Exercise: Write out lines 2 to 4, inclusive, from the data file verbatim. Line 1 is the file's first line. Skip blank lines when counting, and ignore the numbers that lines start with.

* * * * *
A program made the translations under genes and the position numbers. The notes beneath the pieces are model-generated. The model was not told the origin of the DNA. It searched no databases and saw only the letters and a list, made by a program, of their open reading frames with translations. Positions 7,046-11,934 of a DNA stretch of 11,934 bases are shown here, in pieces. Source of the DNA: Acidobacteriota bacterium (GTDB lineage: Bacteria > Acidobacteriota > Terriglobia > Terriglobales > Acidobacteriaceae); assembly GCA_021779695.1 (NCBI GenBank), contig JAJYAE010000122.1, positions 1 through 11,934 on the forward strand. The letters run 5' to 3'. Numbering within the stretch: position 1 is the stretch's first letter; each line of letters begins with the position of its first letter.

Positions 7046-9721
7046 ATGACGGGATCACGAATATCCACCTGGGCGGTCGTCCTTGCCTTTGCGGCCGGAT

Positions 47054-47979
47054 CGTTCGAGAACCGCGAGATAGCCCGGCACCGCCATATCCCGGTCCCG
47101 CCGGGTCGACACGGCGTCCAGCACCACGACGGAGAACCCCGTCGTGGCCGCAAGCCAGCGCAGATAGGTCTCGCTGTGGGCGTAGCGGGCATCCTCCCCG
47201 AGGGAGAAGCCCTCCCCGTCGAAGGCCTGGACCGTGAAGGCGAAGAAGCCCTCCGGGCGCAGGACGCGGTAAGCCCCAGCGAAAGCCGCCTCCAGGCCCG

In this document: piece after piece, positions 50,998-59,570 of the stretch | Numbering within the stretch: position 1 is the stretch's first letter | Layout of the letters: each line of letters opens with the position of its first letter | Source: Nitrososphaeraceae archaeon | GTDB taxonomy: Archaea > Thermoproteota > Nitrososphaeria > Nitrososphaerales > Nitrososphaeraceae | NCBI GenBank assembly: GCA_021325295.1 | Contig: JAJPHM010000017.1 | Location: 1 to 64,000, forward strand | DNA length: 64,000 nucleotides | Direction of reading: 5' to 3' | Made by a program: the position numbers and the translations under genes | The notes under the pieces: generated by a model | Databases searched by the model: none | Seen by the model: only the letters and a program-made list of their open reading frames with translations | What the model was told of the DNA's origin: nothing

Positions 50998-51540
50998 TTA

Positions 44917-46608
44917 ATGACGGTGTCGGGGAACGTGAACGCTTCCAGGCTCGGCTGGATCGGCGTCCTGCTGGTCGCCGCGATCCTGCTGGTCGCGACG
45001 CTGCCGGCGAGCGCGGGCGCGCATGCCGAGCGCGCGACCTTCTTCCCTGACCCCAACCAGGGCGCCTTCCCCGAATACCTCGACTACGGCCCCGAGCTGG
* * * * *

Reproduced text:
Positions 7046-9721
7046 ATGACGGGATCACGAATATCCACCTGGGCGGTCGTCCTTGCCTTTGCGGCCGGAT

Positions 47054-47979